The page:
Which? uses cookies to improve our sites and by continuing you agree to our cookies policy.

New service lets you switch bank account in seven working days

If you're fed up with your bank, it'll be easy to switch

bank sign exterior

You can now switch your current account provider in just seven working days, thanks to a new, guaranteed switching service launched today.

The service standardises the process of switching current account across the majority of high-street banks, providing a consistent and simpler service for customers to switch account.

Customers will now only need to deal with their new bank under the new process. 

Participating banks, will abide by a new ‘Current Account Switch Guarantee’, that details the benefits of the new service and what customers are entitled to if anything goes wrong during and after switching bank account.

You can find out more about the service in our guide to switching your current account.  

Why has the new switching service been launched?

Under the old rules, it could take anywhere between 18 and 30 days to switch current account. Few people actually switch accounts – as little as 3% changed provider in 2012, while it’s estimated that people stay with the same current account for an average of 26 years.

The new service was launched after a recommendation by the Independent Commission for Banking in 2011. It has been designed to give customers the confidence to switch accounts without any hassle. 

The hope is that the service will increase competition in the current account market. Currently, the four big banks – Lloyds Banking Group, Barclays, HSBC and NatWest/RBS – own a 75% share of the market. 

Current Account Switch Guarantee 

The new switching service will provide a consistent service for all customers and is outlined by a Current Account Switch Guarantee which includes the following: 

  • The Service is free to use and you can choose and agree your switch date with the new bank.
  • The new bank will take care of moving all your payments going out (e.g. Direct Debit and standing orders) and those coming in (e.g. your salary).
  • If you have money in your old account, the new bank will be responsible to transfer it to your new account on the agreed switch date.
  • For 13 months, the new bank will arrange for payments accidentally made to you old account to be automatically redirected to your new account. The new bank will also contact the sender and give them your new account details.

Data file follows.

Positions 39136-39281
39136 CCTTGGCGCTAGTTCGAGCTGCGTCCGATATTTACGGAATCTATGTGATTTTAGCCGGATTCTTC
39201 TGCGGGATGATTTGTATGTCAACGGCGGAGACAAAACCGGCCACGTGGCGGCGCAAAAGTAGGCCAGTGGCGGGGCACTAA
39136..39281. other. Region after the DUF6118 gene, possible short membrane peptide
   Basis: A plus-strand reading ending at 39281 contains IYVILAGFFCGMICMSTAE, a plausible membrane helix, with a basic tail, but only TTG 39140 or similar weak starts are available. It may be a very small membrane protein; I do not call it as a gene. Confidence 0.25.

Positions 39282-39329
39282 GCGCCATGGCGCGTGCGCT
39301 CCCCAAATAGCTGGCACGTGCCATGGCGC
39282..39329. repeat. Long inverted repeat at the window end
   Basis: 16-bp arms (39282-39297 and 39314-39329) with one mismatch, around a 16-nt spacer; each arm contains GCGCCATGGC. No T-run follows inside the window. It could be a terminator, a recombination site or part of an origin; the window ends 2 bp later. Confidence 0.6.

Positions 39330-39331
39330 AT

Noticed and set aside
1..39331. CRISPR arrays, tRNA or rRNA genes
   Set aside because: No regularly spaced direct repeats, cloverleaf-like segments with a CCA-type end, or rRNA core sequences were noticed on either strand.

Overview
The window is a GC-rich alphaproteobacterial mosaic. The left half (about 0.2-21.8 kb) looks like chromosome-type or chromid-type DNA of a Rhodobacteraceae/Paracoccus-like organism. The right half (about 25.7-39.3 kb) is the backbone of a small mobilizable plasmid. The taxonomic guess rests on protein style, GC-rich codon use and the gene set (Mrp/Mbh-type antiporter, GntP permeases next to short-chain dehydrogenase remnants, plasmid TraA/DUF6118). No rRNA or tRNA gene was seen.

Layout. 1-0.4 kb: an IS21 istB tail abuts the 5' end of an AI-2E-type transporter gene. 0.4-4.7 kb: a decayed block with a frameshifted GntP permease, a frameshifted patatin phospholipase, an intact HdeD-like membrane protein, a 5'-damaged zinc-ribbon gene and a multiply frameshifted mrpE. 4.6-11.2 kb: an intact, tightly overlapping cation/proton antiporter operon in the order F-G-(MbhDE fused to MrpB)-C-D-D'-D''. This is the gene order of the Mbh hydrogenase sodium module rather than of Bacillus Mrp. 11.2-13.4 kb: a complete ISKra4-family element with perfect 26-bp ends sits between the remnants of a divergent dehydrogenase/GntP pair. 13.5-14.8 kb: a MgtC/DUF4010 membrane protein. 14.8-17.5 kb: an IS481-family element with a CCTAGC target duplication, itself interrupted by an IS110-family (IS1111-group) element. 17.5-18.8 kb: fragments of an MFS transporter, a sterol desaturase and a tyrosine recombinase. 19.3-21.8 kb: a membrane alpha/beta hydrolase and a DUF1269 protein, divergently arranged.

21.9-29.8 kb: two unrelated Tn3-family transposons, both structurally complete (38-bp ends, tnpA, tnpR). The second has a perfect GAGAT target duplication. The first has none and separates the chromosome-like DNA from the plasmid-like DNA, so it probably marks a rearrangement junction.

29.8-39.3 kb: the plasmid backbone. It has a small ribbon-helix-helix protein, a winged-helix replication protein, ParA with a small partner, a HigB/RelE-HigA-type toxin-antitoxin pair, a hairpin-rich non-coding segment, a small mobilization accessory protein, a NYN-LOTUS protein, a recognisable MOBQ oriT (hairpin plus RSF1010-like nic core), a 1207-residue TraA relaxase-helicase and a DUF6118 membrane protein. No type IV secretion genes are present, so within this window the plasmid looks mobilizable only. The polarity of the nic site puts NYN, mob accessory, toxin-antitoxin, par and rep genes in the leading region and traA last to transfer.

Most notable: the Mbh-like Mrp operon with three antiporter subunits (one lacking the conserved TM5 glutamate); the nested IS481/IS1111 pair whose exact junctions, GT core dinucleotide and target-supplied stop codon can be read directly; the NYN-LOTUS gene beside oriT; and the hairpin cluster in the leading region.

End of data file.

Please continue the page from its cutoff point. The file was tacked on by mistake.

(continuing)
• The responsibility lies with the new bank to contact you before the switch date if there are any issues. 
  • If there any problems with the switch the new bank will refund any interest (paid or lost ) and charges made on either your old or new accounts as result of the failure 

Finding the best current account 

If you are looking to switch current account, there are some good deals on the market. We show the best deals for a variety of scenarios:

New service not enough to transform the banking industry, says Which?

Richard Lloyd, executive director at Which?, said that making it simpler to switch banks means ‘it will be easier for people to vote with their feet’ but that the new service alone is not enough to transform competition in banking. 

‘While new incentives from the banks look tempting, consumers shouldn’t let this be the sole basis of their decision because switching to the wrong account could cost far more in the long run. 

‘Banks should make it simple to compare current accounts so people can pick the one that’s right for them.’

Which? will be monitoring the new switching process and has developed seven tests to assess how it is working for customers:

  • Seven days – does the switching process work?
  • Willing – are more people switching?
  • Innovation – has it led to new products and service?
  • Trust – do people have more confidence in the switching process?
  • Competition – is this shaking up the market?
  • Hassle-free – what happens when things go wrong?
  • ? – did people get a better deal and are they happy with their provider?

More on this…

Back to top